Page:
Repairing the Web
By Therèse Tappouni




I write in the aftermath of a memorial service for a thirty seven year old. A friend of my son’s who enlivened our home for years, his abilities were legendary, yet it was in those gathered to pay tribute to his brilliance, his humor, his quirky nature and his steadfast friendship, that we saw his true gift. A web of friends ranging from thirty-something to seventy-something, shared his impact on their lives, and their memories were vibrant with detail and laughter. His energetic being was resurrected through the joys and sorrows of relationship.

It is apparent that the most important values in my life revolve around relationships: to my beloved; to children; to friends; to students and readers; to my community; to my country; to the world and the planet; and to God. The approach to each of these is, surprisingly, the same — a sense of the oneness of everything, and a deep frustration with the world of us and them. My favorite poet, Mary Oliver, has a wonderful poem titled “When Death Comes.” In it, she says:

When it’s over, I don’t want to wonder
if I have made of my life something particular, and real.
I don’t want to find myself sighing and frightened,
or full of argument
I don’t want to end up simply having visited this world.

My young friend had made us laugh and he had made us argue. He was fully present ­— not just visiting. He loved to debate, and frequently pricked the older generation to get a reaction followed by a long, and sometimes heated, discussion He was “full of argument”  and we could not ignore that, but we were better for having had the conversation, and he had a way of disarming any negative emotions. I don’t think he went to his death with too many arguments unresolved.

We are in the midst of a political season where being “up” and “knocking out” the other is the name of the game. Finding differences and exploiting perceived weaknesses is magnified by the spotlight of gender and race. “Is she tough enough?... Does she show her softer side?... Does he appeal to the desires of black Americans?... Can he throw a punch?.. Are they consistent?” Consistency is an important and outdated political issue, especially in a world that moves with the speed of light
. When did changing one’s mind become a weakness?

Some of us know that learning is a lifetime vocation, and debating is an honored and nearly lost art. We will frequently find, in listening to others, that we can modify our own opinions. Lost in the rhetoric of the press, and their worry over who is naughty and who is nice, is the dire condition of the poor, our democracy, and Mother Earth. The questions and sparring are meant to separate, not to create relationship. No less than video games, sporting events and corporate greed, the political process teaches us competition instead of cooperation.

There are solutions to this dilemma. The first step is to meditate on the energetic connections of all things. There are many of us who have done this for a long time, but in the mainstream of consciousness, meditation practice was considered too far out.

However, we have a new ally — science! In the latest information on stress and disease, doctors report that only one thing is consistently successful at relieving stress and lowering disease-causing cortisol levels, and that is meditation.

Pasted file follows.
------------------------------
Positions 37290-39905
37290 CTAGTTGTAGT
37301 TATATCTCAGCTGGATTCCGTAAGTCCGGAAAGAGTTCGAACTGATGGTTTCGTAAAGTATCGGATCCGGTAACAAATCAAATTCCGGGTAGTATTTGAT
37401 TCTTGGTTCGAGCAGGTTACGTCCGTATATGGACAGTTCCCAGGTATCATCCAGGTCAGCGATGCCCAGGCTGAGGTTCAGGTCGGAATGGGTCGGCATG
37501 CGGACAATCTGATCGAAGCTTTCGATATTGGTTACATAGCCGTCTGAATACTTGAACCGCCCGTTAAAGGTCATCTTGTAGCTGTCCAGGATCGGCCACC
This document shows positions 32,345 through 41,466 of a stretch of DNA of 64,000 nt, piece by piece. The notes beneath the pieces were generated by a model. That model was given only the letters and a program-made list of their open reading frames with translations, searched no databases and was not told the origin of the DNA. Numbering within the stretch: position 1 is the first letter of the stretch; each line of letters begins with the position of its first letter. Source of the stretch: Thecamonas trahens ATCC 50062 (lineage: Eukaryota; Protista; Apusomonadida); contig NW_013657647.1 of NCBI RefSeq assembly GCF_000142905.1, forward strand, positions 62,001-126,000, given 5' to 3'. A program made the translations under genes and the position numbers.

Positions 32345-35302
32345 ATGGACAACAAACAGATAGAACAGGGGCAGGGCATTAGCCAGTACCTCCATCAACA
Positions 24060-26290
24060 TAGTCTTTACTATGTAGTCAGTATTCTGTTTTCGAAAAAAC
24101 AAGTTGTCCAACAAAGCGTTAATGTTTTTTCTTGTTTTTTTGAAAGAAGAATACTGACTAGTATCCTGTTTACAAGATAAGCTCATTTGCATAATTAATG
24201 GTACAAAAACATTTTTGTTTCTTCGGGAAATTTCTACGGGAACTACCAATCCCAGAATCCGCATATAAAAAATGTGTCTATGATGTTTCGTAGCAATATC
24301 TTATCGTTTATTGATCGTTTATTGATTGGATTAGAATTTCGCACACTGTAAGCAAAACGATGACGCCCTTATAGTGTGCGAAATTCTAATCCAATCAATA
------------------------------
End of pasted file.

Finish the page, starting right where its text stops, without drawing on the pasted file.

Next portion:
Conscious meditation, even if undertaken only as a stress reducer, opens even the narrowest mind to the miniscule and the huge nature of the Universe — the microcosm and the macrocosm. Truth slides in when the conscious judging mind is moved out of the way, even for a short period of time on a daily basis.

The second practice that opens an individual to the flow of love is gratitude. Being grateful, consciously, is as easy as a two-minute exercise when you wake up in the morning. Before you think of anything else, think of one or two things you are grateful for — even if it is only that you woke up!

As you expand your morning gratitude session — and you will since it makes you feel good, and that’s a strong motivation to continue a practice — think of a person or animal you love, or a place that warms your heart, and put your attention there.
Anytime during the day that you are stressed or angry, going back to that moment in the morning, seeing the animal, person or place, can replace your negative feelings with peace.

When you are ready, visualizing light and blessing onto those who are not on your list of favorite things, will begin the important work of reconciliation of all beings in the web of life.
In my workshops, people are amazed at the healing they experience when they do this type of visualization. Freeing up all of that energy, previously caught in the glue of judgment, leads to a lightness of being that evokes joy.

All of us are in the web of life, a glittering, gauzy, gorgeous creation we are privileged to belong to. One’s whole life is dedicated to what the great religions have struggled to teach and great societies have failed to practice. In the elegant words of poet John Masefield
, in a 1915 sonnet:

There is no God, but we, who breathe the air,
Are God ourselves and touch God everywhere.

In other words, all is God. Knowing this, may each of us touch the air with love and gratitude, relating to all others who crave connection through the beautiful web of compassion.

Therèse Tappouni is the author of a recently-released book titled “The Promise: Revealing the Purpose of Your Soul,” available in all bookstores, on www.Amazon.com  and www.IsisInstitute.org. She has also recorded a visualization and meditation CD titled “The Promise: Walking Your Path of Truth,” available at the website. She is co-founder of ISIS Institute, a certified medical and clinical hypnotherapist, and writing teacher.


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